Land ownership is a major problem in modern South Africa because it goes to the heart of all of our social problems. The Apartheid project resulted in millions of people no longer living on land that for generations belonged to their ancestors, while also engineering a distorted and unjust urban migration. Our cities and towns remain racially divided and our rural areas are a political hot potato where fear is easily exploited by political opportunists. White farmers feel persecuted and deeply insecure. Black farmers are marginalised from economic networks. Racial separation in towns and cities divide us politically.
I sat down with Greg from Crossings Travel to hear his thoughts on the matter. I asked Greg if he thought that South Africa might go the same route as Zimbabwe during Mugabe’s reign when land was forcibly taken from white farmers.
Greg: “It’s hard to predict the future, but I think South Africa has a greater number of institutional protections and economic complexity so it’s harder to draw exact parallels and to me it’s seems unlikely that SA will go down the Zimbabwe route. But, if we don’t address the land issue, all bets are off.
Attempts to redress land dispossession have had mixed results. The complexity of the problem makes almost every attempt to redress the past fraught with unintended consequences and unforeseen problems.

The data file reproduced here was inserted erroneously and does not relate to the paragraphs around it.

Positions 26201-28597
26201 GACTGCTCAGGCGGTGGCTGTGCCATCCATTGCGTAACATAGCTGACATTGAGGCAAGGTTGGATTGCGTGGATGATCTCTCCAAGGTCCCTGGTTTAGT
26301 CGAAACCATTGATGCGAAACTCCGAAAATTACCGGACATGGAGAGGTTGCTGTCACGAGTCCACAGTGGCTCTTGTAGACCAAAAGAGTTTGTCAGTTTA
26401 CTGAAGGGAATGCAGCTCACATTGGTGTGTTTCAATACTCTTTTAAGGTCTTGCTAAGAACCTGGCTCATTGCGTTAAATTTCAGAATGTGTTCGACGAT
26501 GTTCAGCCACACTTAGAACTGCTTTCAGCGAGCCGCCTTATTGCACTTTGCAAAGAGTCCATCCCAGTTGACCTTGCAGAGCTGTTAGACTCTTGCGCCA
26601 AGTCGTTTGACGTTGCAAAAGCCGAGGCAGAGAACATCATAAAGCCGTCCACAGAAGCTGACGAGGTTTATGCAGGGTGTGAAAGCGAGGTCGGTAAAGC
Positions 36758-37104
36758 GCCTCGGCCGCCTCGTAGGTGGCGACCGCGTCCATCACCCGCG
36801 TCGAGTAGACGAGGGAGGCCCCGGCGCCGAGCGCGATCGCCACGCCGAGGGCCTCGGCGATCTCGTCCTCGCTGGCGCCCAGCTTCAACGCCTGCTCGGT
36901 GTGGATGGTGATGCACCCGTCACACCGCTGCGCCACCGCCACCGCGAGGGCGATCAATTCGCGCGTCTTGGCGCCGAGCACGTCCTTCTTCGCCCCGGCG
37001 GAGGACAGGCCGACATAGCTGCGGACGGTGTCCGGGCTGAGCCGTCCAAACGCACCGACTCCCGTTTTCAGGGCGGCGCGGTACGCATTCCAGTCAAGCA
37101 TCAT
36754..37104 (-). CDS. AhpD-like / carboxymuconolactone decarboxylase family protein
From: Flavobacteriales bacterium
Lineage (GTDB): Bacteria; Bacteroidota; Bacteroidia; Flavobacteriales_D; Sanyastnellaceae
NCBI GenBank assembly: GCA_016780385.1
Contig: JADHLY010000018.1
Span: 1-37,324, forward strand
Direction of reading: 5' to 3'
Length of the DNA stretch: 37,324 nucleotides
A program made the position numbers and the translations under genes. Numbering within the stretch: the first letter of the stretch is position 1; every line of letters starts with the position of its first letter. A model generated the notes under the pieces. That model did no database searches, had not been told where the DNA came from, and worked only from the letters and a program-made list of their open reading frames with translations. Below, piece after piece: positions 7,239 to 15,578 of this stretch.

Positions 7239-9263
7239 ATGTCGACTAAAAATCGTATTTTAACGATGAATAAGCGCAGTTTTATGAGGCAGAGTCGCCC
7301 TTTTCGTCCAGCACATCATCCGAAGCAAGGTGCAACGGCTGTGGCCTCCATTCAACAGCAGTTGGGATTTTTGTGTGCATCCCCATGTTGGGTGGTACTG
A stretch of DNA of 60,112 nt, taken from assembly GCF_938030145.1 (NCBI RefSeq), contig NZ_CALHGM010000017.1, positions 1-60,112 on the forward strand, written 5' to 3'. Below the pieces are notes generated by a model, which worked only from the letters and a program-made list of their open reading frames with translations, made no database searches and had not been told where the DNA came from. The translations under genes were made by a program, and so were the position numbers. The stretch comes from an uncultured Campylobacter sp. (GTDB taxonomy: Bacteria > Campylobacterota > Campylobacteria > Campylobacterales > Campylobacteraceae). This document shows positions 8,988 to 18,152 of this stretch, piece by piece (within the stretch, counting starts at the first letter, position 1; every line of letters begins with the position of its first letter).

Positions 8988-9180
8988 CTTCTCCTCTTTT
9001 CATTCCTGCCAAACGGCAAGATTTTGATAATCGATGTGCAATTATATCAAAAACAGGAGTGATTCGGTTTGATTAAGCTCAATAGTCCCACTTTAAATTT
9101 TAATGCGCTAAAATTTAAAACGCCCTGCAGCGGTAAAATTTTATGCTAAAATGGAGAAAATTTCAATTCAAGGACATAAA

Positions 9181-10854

For instance in Cape Town, the primary issue is the history of forced removals from areas like District Six. The surviving ex-residents of D6 and their descendents are now scattered all over the Cape flats and are a far larger section of the population than could ever be accommodated in the remaining land of District 6. Some are well established in new communities, while most are suffering the long term social trauma of ghettoisation. Large tracts of D6 remain undeveloped but in other areas of Cape Town where people were removed, the neighbourhoods are now occupied.
Can one adequately quantify the value of the land and compensate for the trauma that resulted from dispossession? There isn’t enough money to be able to afford buying back land in the hands of those who now occupy disposed land and calculations of estimated economic loss to those who were disposed rise exponentially to the point of boggling even the most capable quantity surveyor.
If you simply return the land, will this actually benefit recipients or create more problems, and who should be the recipient of the land and on what conditions? Compensation has benefitted some families, while dividing others. Some recipients of new housing in D6 have already fostered a new community but a small minority have been left open to exploitation by criminal elements – sometimes within their own families.
Everyone agrees that something should be done. It’s the mechanics of the solution that bogs us down. And a testament to how bogged down we are is that the empty land of District 6, which is now prime real estate in the heart of the city, remains vacant – a scar from our past that refuses to heal… over 50 years later.
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